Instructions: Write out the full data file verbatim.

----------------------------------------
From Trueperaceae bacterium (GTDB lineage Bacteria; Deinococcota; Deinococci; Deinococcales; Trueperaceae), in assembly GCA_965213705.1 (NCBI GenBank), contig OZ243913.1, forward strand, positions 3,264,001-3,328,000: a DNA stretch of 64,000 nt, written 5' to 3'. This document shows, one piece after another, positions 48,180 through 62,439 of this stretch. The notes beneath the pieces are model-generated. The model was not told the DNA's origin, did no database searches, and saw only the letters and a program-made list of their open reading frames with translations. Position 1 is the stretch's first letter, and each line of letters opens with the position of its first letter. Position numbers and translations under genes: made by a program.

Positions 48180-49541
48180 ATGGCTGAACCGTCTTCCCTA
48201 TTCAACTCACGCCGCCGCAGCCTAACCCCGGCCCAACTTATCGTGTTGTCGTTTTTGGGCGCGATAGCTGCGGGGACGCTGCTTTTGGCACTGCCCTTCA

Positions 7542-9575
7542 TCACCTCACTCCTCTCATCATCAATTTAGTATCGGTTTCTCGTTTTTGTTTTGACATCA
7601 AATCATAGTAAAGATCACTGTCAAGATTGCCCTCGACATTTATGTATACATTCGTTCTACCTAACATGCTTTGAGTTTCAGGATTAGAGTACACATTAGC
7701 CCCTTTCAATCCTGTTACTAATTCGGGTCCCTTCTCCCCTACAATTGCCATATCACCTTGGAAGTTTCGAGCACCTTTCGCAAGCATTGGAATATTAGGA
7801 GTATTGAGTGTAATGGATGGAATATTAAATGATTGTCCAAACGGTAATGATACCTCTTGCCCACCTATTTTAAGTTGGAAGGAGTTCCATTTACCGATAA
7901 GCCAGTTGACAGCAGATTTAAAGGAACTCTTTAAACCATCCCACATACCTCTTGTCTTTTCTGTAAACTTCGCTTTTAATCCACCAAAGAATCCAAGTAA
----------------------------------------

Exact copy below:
From Trueperaceae bacterium (GTDB lineage Bacteria; Deinococcota; Deinococci; Deinococcales; Trueperaceae), in assembly GCA_965213705.1 (NCBI GenBank), contig OZ243913.1, forward strand, positions 3,264,001-3,328,000: a DNA stretch of 64,000 nt, written 5' to 3'. This document shows, one piece after another, positions 48,180 through 62,439 of this stretch. The notes beneath the pieces are model-generated. The model was not told the DNA's origin, did no database searches, and saw only the letters and a program-made list of their open reading frames with translations. Position 1 is the stretch's first letter, and each line of letters opens with the position of its first letter. Position numbers and translations under genes: made by a program.

Positions 48180-49541
48180 ATGGCTGAACCGTCTTCCCTA
48201 TTCAACTCACGCCGCCGCAGCCTAACCCCGGCCCAACTTATCGTGTTGTCGTTTTTGGGCGCGATAGCTGCGGGGACGCTGCTTTTGGCACTGCCCTTCA

Positions 7542-9575
7542 TCACCTCACTCCTCTCATCATCAATTTAGTATCGGTTTCTCGTTTTTGTTTTGACATCA
7601 AATCATAGTAAAGATCACTGTCAAGATTGCCCTCGACATTTATGTATACATTCGTTCTACCTAACATGCTTTGAGTTTCAGGATTAGAGTACACATTAGC
7701 CCCTTTCAATCCTGTTACTAATTCGGGTCCCTTCTCCCCTACAATTGCCATATCACCTTGGAAGTTTCGAGCACCTTTCGCAAGCATTGGAATATTAGGA
7801 GTATTGAGTGTAATGGATGGAATATTAAATGATTGTCCAAACGGTAATGATACCTCTTGCCCACCTATTTTAAGTTGGAAGGAGTTCCATTTACCGATAA
7901 GCCAGTTGACAGCAGATTTAAAGGAACTCTTTAAACCATCCCACATACCTCTTGTCTTTTCTGTAAACTTCGCTTTTAATCCACCAAAGAATCCAAGTAA